Olympic Swimmers and Their Battle with Injuries
Australia boasts an impressive record in Olympic swimming, a sport that has brought home a whopping total of 190 medals, with 59 of those adorned in gold. The effortless grace displayed by these athletes in the water might suggest a simple journey, but beneath the surface lies a tale of injuries and relentless training hours, indispensable for their triumph.
Swimmers must weave together a delicate tapestry of strength, power, endurance, and flexibility to excel. While the bulk of injuries transpire within the confines of the pool during rigorous training and fierce competition, it's essential to acknowledge that 'out of water' incidents, such as ankle twists, can also take a toll on a swimmer's performance. Not surprisingly, injuries are par for the course in the world of swimmers, with male competitors reporting four injuries per every 1000 hours of training and female swimmers reporting 3.8, as recorded by Wolf et al. in 2009.
So, what exactly are the common injuries plaguing these aquatic champions?
Olympic Swimmer Injuries
The Gold Medal Goes To ...
If gold medals were handed out for injuries, the shoulders would stand atop the podium, crowned as the most frequently injured body part among swimmers. Sein, Walton, and Linklater (2010) highlighted that a staggering 91% of swimmers have experienced a shoulder injury.
The notorious 'swimmer's shoulder' is colloquially known as Rotator Cuff Injury, a spectrum spanning from shoulder impingement , shoulder bursitis, tendinopathy and even rotator cuff tears that sometimes necessitate surgery. While we often associate these injuries with elite swimmers, it's paramount to acknowledge that swimmers across all levels are susceptible to such setbacks. Swimmer's shoulder, the preeminent swimming injury, often manifests as shoulder pain during strokes, occasionally accompanied by clicking sensations and clunking sounds, sometimes painful and at other times not.
Now, let's unveil the surprise Silver Medalist!
Can you guess it?
It's none other than the 'Knee'!
Knee injuries have knocked on the door of a significant 86% of swimmers who've encountered at least one bout of knee discomfort, per Rovere et al. (1985). Yet, it's pertinent to note that such injuries are mostly confined to breaststroker's knee.
And the Bronze goes to...
Drum roll, please... Spinal injuries, often precipitated by the repetitive motions of swimming. The silver lining here is that these mostly involve muscle strains and joint stiffness. However, seeking early intervention for an accurate diagnosis and tailored management plan is paramount. Back pain has made its presence known to 50% of butterfly swimmers and 47% of breaststroke swimmers at some juncture in their careers, as noted by Drori et al. in 1996.
But wait, there's more! Other competitors enter the fray in the realm of swimming injuries. Given the buoyant nature of swimming, the gravity of an injury can be overlooked, impacting a swimmer's performance in ways unimaginable. Lesser-seen injuries encompass:
So, what brings forth these swimming injuries?
The culprits are often:
- Poor technique
- Sudden spikes in workload
Numerous factors contribute to injury susceptibility. Expert physiotherapists can pinpoint and rectify these factors, reducing the risk of injuries. At PhysioWorks, our practitioners are adept at addressing swimming injuries, even liaising with coaches for a swift recovery.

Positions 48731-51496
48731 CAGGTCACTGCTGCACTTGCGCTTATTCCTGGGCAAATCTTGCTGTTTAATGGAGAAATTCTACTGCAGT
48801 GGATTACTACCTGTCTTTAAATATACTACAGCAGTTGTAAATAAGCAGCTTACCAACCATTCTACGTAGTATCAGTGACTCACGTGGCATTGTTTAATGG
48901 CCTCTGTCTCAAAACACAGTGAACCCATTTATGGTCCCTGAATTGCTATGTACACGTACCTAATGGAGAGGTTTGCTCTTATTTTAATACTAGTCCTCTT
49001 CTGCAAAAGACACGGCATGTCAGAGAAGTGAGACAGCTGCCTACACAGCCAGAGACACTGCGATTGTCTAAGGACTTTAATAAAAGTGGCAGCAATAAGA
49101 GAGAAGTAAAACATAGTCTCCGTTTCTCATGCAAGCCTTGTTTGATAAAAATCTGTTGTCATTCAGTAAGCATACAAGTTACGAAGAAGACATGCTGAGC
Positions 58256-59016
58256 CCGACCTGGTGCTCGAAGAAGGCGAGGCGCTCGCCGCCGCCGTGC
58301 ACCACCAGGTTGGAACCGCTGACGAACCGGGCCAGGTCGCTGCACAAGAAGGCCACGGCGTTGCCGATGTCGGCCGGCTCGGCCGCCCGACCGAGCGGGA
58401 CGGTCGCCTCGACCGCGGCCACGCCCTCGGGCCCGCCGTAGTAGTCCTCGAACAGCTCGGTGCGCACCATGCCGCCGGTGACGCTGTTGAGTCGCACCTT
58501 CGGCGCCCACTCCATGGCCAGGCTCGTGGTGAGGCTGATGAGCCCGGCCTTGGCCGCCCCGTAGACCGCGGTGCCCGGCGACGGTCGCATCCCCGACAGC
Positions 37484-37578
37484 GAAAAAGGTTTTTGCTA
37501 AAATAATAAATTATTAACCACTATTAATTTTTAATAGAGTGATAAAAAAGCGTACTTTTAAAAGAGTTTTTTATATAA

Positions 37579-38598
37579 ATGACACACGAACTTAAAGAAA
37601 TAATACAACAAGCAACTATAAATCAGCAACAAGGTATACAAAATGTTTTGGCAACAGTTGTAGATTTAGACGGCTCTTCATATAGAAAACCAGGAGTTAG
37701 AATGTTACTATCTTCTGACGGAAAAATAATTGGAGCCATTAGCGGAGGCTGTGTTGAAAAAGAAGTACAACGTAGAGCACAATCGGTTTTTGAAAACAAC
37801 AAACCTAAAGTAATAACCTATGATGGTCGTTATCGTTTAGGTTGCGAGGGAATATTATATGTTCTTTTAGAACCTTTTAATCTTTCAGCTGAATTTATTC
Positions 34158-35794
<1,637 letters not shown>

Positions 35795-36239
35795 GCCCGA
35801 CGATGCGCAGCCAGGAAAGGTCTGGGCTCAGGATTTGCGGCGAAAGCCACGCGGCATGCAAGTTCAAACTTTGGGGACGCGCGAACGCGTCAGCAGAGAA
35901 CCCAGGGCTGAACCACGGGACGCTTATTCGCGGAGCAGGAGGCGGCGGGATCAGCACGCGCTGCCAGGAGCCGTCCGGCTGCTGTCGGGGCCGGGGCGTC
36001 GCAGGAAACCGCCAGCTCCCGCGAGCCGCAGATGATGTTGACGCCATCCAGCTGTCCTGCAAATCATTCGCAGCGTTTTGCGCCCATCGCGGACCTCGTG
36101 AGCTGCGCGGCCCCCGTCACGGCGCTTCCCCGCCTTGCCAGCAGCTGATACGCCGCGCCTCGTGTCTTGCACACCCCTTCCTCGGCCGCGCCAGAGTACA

Various elements can pave the way for injuries:
- Past injuries
- Joint stiffness
- Muscle tightness
- Scapulohumeral rhythm anomalies
- Weak rotator cuff muscles
- Inadequate joint mobility
- Insufficient recovery time
- Subpar warm-up/cool-down routines
- Core instability
Prevention reigns supreme!
Despite the daunting array of possible injuries, prevention is indeed within reach. Evidence underscores the importance of proactive injury management, focusing on prevention and early intervention, correcting impairments associated with the condition, and analyzing stroke mechanics and training methods (Tovin, 2006).
The first step towards prevention is acknowledging your symptoms and seeking help. Reach out to your coach or physiotherapist for guidance.
The subsequent step involves assessing your body's compatibility with your chosen event. Swimmers must embody a blend of strength, mobility, power, and endurance, tailored to their specific event, be it the 100m dash or the grueling 1500m marathon.
Did you know?
PhysioWorks has developed a bespoke swimmer screening tool, tailored for swimmers of all ages and levels. This tool helps pinpoint areas for improvement. The comprehensive screening process takes time, so make sure to express your interest when booking.
Got a whole squad to screen? Not a problem! PhysioWorks physiotherapists can visit your squad, assessing everyone and identifying ways to prevent injuries. This process can even enhance performance, as we collaborate with coaches to cater to individual needs.
For those seeking a Swimming Injury Screening, reach out to the friendly team at PhysioWorks, and we'll arrange a suitable session.
Treatment for Swimming Injuries
While each swimmer's journey is unique, treatment typically involves manual therapy. The approach hinges on your physiotherapist's profound grasp of your stroke and discussions with your coach. Identifying the root cause and, if necessary, modifying your stroke technique are the linchpins of success.
Common treatments encompass:
- Stroke refinement
- Diversifying training styles to avoid overemphasis on one technique
- Land-based strength and conditioning
- Core strengthening
- Strengthening the rotator cuff
- Sports massage
- TENS machines
- Mobilisation and manipulation
- RICE protocol (Rest, Ice, Compression, Elevation)
- Acupuncture/Dry needling
For any queries regarding these injuries or their prevention, don't hesitate to consult your PhysioWorks Swimming physiotherapist.